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Bacterial and fungal respiratory infections are the main causes of  mortality in patients with cystic fibrosis.  Inhaled antibiotics play a pivotal role in managing these infections as the drugs are delivered directly to the lungs.

Despite these advancements, much of the bacteria that cause lung infections in cystic fibrosis patients  has grown resistant to traditional antibiotics, rendering most currently available antimicrobials useless and ineffective. Furthermore, many cystic fibrosis patients develop resistant infections  and mixed bacterial-fungal infections, both of which respond poorly to antibiotc therapy. Thus, there is a critical need for the development of new broad-spectrum antimicrobials that can be effectively used to treat resistant bacteria and fungi in cystic fibrosis  patients.

TGV-inhalonix has developed a breakthrough novel drug candidate to treat these chronic and often fatal infections. Recently granted Orphan Drug Designation by the U.S. Food and Drug Administration, its candidate, Mul-1867, is the first inhaled antimicrobial being developed against multidrug-resistant bacteria and fungi in cystic fibrosis patients.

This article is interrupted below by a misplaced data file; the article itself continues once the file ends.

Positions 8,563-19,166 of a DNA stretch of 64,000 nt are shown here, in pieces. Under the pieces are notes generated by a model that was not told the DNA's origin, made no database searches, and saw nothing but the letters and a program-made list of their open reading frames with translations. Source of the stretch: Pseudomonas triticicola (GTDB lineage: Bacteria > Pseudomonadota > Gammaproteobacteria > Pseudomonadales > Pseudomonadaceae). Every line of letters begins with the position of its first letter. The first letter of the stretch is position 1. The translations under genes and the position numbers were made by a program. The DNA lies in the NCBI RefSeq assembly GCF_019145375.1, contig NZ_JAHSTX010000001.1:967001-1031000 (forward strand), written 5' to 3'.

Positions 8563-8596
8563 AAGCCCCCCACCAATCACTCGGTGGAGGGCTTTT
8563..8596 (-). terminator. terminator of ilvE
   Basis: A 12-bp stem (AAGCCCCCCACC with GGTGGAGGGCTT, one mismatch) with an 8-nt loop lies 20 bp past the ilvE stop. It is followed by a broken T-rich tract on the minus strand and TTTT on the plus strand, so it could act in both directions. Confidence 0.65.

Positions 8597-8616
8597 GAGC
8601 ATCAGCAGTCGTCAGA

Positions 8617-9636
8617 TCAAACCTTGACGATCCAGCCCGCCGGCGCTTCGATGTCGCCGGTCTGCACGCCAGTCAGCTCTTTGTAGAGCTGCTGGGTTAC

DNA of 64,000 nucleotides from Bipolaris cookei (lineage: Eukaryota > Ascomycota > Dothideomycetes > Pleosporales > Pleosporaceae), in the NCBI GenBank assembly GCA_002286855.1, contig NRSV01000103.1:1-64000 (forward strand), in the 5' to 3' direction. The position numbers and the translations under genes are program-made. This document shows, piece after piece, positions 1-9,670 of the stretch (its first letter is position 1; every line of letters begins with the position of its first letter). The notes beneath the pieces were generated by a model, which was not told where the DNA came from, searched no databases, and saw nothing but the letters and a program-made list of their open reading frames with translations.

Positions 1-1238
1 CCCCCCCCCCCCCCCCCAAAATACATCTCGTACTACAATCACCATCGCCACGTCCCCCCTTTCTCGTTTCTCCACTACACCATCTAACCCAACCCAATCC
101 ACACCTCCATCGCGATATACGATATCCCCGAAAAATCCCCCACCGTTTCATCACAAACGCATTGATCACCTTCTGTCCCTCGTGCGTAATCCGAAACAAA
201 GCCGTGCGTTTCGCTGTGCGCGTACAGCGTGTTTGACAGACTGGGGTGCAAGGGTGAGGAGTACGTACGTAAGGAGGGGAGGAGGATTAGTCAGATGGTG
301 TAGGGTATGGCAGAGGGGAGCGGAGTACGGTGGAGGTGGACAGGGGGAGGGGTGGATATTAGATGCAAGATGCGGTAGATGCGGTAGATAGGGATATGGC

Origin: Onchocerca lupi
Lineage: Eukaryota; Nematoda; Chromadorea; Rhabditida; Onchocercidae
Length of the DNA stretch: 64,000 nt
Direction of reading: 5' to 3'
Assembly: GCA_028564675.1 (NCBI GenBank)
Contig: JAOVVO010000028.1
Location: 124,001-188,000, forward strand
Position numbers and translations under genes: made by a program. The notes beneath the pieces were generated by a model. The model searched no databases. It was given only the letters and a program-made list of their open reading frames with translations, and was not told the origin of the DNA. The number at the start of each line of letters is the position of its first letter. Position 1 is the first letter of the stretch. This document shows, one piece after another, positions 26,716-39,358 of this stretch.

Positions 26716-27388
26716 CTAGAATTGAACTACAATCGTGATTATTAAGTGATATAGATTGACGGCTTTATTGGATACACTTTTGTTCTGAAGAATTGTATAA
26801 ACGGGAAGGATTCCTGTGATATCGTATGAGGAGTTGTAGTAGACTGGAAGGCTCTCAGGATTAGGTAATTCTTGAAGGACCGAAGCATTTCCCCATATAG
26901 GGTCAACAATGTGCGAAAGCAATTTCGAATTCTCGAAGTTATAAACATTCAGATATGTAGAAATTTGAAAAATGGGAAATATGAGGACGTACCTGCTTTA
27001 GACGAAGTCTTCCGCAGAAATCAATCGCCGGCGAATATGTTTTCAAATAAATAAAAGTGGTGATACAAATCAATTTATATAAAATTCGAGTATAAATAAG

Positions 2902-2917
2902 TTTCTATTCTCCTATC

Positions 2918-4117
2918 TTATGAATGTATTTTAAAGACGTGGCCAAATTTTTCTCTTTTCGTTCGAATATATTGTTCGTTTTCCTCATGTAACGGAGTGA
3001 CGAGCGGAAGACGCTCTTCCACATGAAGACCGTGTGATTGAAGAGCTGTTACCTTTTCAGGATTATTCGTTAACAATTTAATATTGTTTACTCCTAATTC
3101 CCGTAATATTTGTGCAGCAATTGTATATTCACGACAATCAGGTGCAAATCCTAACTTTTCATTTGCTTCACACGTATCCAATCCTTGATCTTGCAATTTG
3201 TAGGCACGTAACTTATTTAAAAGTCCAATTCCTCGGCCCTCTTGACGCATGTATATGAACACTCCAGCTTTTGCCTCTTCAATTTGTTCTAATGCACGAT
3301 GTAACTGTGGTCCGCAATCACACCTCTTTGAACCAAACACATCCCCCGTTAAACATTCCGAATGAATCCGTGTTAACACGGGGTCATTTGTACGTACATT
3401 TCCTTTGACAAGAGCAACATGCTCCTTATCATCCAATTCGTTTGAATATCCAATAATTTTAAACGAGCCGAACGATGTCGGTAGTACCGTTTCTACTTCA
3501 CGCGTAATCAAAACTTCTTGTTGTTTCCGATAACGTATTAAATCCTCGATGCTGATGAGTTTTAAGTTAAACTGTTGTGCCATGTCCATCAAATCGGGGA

TGV-inhalonix's New Drug to Help Save Cystic Fibrosis Patients w/ Resistant Fungal Lung Infections

TGV-inhalonix, a New York drug development company behind  ground-breaking Mul-1867 which gives hope to treating life-threatening, antibiotic-resistant bacterial lung infections in patients suffering from cystic fibrosis, announced that Mul-1867 has shown tremendous potential against clinical isolates of fungi from patients…


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